I was born in the Haight Ashbury district in San Franciso, USA, and spent a carefree childhood steeped in the lore and traditions of the area. As you may be aware, the Haight is famous for having been a key location to the "Summer of Love"�, when hippies gathered in droves to live a free-wheeling bohemian lifestyle and preach about love and understanding. Most of my youth was spent believing that "the summer of love"� simply referred to the peak of a long period of living a life free from struggle while providing an example to the world of peace to the world. It was years later that I discovered the "Summer of Love"� was literally that -- a summer. It wasn't the peak of a several year-long movement. It was, in fact, the entirety of a several month long movement.
This saddened me and crushed all my ideals of peace and love, turning me into the caustic and cynical creature I am today. But on reflection, the short duration of the "Summer"� made sense. After all, the lifestyle was the only "job"� these people had. They lived it fully and enthusiastically, but all that love took a great deal of energy, and they didn't have time for such things as making money for rent or groceries. It was a brief, glorious flash of good feelings and flowers and then it was over and done. The hippies "sold out"�: found employment, purchased homes by the beach, created families and adopted puppies.
My painful memories of bitter disillusionment came to me recently when I read a comment by one of our long-time fans that said they liked us better when we were edgy and suffering. Doubtless this was meant to be ironic and he doesn't actually want us to suffer (or at least I hope that's the case). But it did make me think: what happens when Telltale quintuples in size and succeeds in taking over the world? Will our fans abandon us in search of a younger, hipper, edgier, more drenched in suffering company? Is the inherent "coolness"� of a company directly disproportionate to the size of its market share, the number of employees it has, or the square feet of its offices?
True, there is a certain masochistic romance to working in a sardine can, sweating to death in the oven-like San Rafael heat, and losing two hours of work a week to power outages. However, while suffering for one's art may be the height of nobility, it is not long sustainable. Game developers need room to stretch, grow oxygen-giving plants and play floor hockey. Without these essential needs being met, developers quickly become cranky and unhappy and eventually will leave to make someone else's games.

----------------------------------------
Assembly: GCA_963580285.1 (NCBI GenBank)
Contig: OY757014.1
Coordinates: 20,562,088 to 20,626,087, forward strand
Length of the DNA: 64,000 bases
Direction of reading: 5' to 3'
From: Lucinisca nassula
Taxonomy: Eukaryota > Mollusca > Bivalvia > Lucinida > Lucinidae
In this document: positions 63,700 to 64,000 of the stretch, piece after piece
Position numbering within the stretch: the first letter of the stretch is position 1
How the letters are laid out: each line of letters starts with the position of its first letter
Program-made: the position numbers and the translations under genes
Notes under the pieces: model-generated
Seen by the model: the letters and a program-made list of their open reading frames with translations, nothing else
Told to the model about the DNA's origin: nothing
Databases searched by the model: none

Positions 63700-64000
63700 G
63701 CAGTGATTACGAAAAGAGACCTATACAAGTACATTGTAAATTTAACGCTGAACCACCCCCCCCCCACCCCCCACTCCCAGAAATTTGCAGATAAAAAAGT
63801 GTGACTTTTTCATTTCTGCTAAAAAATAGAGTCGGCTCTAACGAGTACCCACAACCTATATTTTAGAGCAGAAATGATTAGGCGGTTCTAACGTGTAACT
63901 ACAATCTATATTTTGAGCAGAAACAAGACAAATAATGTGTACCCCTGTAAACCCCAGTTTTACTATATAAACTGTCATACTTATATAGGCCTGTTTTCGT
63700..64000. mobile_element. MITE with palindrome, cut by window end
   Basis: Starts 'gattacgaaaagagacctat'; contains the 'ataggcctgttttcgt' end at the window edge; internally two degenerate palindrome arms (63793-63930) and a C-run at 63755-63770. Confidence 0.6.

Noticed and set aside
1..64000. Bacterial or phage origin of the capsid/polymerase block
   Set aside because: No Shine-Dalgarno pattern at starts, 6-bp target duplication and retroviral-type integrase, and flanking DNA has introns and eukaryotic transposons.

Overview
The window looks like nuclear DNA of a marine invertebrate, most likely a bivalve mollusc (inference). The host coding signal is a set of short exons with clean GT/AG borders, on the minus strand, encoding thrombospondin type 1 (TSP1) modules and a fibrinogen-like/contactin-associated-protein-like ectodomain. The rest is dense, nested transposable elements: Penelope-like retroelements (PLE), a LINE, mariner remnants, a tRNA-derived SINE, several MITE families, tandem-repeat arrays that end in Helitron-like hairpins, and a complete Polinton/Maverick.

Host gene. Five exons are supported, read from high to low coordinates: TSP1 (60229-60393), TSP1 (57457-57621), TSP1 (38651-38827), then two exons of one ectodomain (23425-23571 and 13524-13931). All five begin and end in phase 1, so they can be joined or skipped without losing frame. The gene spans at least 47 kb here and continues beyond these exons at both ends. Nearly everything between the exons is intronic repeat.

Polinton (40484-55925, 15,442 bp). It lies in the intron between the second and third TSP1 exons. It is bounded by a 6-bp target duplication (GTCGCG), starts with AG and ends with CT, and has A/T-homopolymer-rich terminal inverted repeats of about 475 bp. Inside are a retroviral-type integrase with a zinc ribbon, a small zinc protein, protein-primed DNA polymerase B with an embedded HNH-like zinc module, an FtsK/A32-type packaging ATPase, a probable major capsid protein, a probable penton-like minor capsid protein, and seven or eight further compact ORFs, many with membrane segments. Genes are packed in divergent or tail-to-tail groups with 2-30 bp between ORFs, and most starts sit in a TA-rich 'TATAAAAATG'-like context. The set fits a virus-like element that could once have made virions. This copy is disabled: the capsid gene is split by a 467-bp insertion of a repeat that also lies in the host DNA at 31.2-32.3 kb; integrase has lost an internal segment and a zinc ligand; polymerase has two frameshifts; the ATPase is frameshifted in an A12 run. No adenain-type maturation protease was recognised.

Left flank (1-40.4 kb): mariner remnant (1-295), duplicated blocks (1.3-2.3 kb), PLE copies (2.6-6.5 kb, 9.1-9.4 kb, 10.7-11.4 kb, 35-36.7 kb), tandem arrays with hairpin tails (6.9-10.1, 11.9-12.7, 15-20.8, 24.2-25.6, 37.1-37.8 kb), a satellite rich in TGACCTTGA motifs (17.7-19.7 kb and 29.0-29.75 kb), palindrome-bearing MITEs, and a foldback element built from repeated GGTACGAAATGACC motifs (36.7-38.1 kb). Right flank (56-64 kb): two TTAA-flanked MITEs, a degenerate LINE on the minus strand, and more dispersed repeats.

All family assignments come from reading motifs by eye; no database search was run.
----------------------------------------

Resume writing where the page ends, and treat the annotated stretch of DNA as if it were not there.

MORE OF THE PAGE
No one likes the "sell out"�. Your favorite local band, for example, who suddenly gains nationwide attention and is now on every radio station and leasing their songs for commercials. Or your favorite game company that has a brilliant title, makes some money from it, then is paranoid about losing that hard-earned money so instead of continuing to innovate just produces endless re-hashes of that title in slightly different forms ad naseum. On the other hand, everyone likes the underdog, because everyone has at some point themselves been the underdog.
Suppose your favorite local band gains nationwide attention and their songs only appear on television in commercials about starving children? Does that then make them "sell outs"�? Or suppose your favorite game company makes a fair amount of money on their first title and goes on to spend that money to get bigger, yes, but also to continue to put out interesting games that you enjoy playing. Does being bigger now nonetheless make them "uncool"�?
Sadly, only a few of us at Telltale are truly evil-minded individuals. In fact, most of the company's goals are fairly benevolent. Make games that are enjoyable and immersive experiences. Draw in new fans by making games that are accessible to a wide variety of people. Make enough money that we can continue to pay our very talented staff to continue to make these games. And of course, to take over the world (at least, I believe the company is behind me on this one).
Quite frankly, we will always be cool. Even if our suffering eventually ends. (Hopefully that will come about sooner rather than later.)